KILDARE COLUMN: From bullet trains to bento boxes on a World Cup adventure

Ailish O’Donoghue samples life in Japan as she cheers on the Irish team at the RWC

Ailish O’Donoghue


Ailish O’Donoghue


KILDARE COLUMN: From bullet trains to bento boxes on a World Cup adventure

Ailish O’Donoghue

Arriving in Tokyo on September 15, it was hard to find too many signs of excitement or even acknowledgment that the Rugby World Cup 2019 was kicking off later that week.


But maybe that shouldn’t have been a surprise given the size of the city — the most populated in the world — and the fact that it is already gearing up for a much bigger event, the 2020 Olympics.

However, scratch the surface and we soon found out that Japan is home to lots of rugby fans ready to embrace the World Cup.

After some time spent exploring Hiroshima and Miyajima, it was back to Tokyo for us. We watched the tournament’s opening ceremony in the fan zone, lucky to get in before the queue started to grow.

The place was packed with fans from all over the world, but also lots of locals ready to cheer on their team against Russia.

It was a bit of a struggle, but they got the result they wanted and there were plenty of happy faces.

Two days later, on the day of Ireland’s first game against Scotland, we travelled to Yokohama, just 35 minutes outside Tokyo on the Shinkansen, Japan’s high-speed bullet train.

Green jerseys were everywhere, with a few Scottish kilts here and there. The Japanese were also out in force, with plenty wearing Irish t-shirts and jerseys.

We warmed up in the fan zone, located in a park beside the sea, which was a much bigger and better set-up than the fan zone in Tokyo.

Japanese families eating bento boxes with chopsticks sat beside international fans struggling to identify what exactly was on the menu, as a local band played some Irish traditional music on the stage.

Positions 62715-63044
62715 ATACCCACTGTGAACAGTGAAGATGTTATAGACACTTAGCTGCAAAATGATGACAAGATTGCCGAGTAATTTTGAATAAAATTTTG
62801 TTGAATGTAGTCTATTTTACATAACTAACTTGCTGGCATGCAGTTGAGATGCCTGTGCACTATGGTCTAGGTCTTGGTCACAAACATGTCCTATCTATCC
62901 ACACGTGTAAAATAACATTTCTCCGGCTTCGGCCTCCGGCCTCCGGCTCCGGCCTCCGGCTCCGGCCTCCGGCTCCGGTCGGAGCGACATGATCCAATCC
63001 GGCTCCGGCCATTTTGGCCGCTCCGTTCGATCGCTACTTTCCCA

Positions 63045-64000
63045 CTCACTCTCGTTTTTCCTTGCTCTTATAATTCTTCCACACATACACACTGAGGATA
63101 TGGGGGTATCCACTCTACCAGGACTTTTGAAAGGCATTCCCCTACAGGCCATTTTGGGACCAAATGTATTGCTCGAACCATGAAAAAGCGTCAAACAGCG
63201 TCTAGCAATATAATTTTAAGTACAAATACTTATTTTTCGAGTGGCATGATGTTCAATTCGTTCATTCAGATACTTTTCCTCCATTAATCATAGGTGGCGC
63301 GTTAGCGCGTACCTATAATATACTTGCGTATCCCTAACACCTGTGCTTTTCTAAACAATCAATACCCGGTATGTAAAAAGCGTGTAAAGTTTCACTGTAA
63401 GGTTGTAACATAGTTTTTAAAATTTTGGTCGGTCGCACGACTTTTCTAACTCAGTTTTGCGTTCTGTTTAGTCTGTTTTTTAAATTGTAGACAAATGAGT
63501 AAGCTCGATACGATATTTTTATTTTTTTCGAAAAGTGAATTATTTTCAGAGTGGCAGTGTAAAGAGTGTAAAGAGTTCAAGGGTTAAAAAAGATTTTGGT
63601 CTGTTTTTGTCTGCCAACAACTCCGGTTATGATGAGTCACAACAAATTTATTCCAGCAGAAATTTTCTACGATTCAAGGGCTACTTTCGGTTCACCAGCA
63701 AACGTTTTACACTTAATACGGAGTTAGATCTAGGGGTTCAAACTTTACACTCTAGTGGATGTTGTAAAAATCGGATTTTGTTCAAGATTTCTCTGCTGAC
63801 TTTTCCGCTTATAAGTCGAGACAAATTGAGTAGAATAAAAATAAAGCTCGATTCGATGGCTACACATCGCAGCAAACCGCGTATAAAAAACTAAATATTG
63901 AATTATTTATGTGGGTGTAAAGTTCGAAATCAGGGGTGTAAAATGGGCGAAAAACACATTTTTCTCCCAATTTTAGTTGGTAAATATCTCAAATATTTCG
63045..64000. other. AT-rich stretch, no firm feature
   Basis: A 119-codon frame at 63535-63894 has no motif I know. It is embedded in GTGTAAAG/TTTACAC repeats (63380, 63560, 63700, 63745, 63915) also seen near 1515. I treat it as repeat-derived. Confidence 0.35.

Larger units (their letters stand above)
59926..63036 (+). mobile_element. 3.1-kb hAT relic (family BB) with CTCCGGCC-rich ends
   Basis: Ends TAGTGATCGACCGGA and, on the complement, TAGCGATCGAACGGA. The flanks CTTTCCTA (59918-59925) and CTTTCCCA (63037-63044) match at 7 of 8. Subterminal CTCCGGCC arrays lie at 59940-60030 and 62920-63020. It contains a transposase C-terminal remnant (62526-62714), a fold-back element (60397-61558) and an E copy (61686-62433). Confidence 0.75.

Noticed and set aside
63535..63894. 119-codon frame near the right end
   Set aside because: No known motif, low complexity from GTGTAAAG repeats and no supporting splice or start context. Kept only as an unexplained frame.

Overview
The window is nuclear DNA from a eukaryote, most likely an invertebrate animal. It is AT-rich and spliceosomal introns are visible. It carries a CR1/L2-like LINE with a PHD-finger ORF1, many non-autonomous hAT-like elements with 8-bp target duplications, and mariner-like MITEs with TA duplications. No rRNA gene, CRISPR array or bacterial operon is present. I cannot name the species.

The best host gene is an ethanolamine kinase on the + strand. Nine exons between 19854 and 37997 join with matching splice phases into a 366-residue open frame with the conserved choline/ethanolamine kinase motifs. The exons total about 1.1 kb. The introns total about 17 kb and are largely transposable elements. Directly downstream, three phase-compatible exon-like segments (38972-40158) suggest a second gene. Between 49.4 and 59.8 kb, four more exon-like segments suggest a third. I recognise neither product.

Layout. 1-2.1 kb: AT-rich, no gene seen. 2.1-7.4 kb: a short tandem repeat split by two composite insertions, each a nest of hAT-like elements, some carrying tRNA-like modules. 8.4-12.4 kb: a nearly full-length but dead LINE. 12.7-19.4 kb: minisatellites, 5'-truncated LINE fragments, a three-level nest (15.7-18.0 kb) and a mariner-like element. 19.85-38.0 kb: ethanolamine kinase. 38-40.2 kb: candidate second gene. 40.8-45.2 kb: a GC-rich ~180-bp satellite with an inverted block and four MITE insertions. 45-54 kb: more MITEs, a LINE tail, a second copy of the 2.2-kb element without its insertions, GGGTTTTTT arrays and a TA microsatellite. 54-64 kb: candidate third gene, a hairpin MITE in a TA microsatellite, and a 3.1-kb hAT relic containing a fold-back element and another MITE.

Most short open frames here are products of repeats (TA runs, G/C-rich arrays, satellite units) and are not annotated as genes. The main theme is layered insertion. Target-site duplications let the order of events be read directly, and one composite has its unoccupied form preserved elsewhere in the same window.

A couple of hours later, it was off to the stadium on a jam-packed train for the main event.

The noise when we got off the train was deafening. There were people selling tickets, drinks, pictures with guys dressed up as Samurai soldiers, and a load of volunteers telling us where to go.

Inside the stadium the fans were in flying form, and we were kept well entertained with karaoke on the big screen and Mexican wave attempts.

Once the game kicked off it got even better than we could have imagined.

We kept waiting for the Scottish fightback, but it never came, and you could see the Scottish fans getting more and more deflated.

The Fields of Athenry boomed around the stadium and even as the rain started to get heavier nothing was going to dampen our spirits.

The Japanese fans in our section looked a bit amused by our excitement — but were too polite to comment... though one man got a lot of attention when he told his Irish neighbour he had a ticket for the final.

They likely weren’t thinking that less than a week later they would be celebrating beating us.

That night, Yokohama was green, and despite the rain that continued to fall, we celebrated into the night.

Some had tickets for the rest of the pool games, some had bought them for both potential quarters finals just in case, and some, like us had already had our World Cup experience — and it was worth the journey.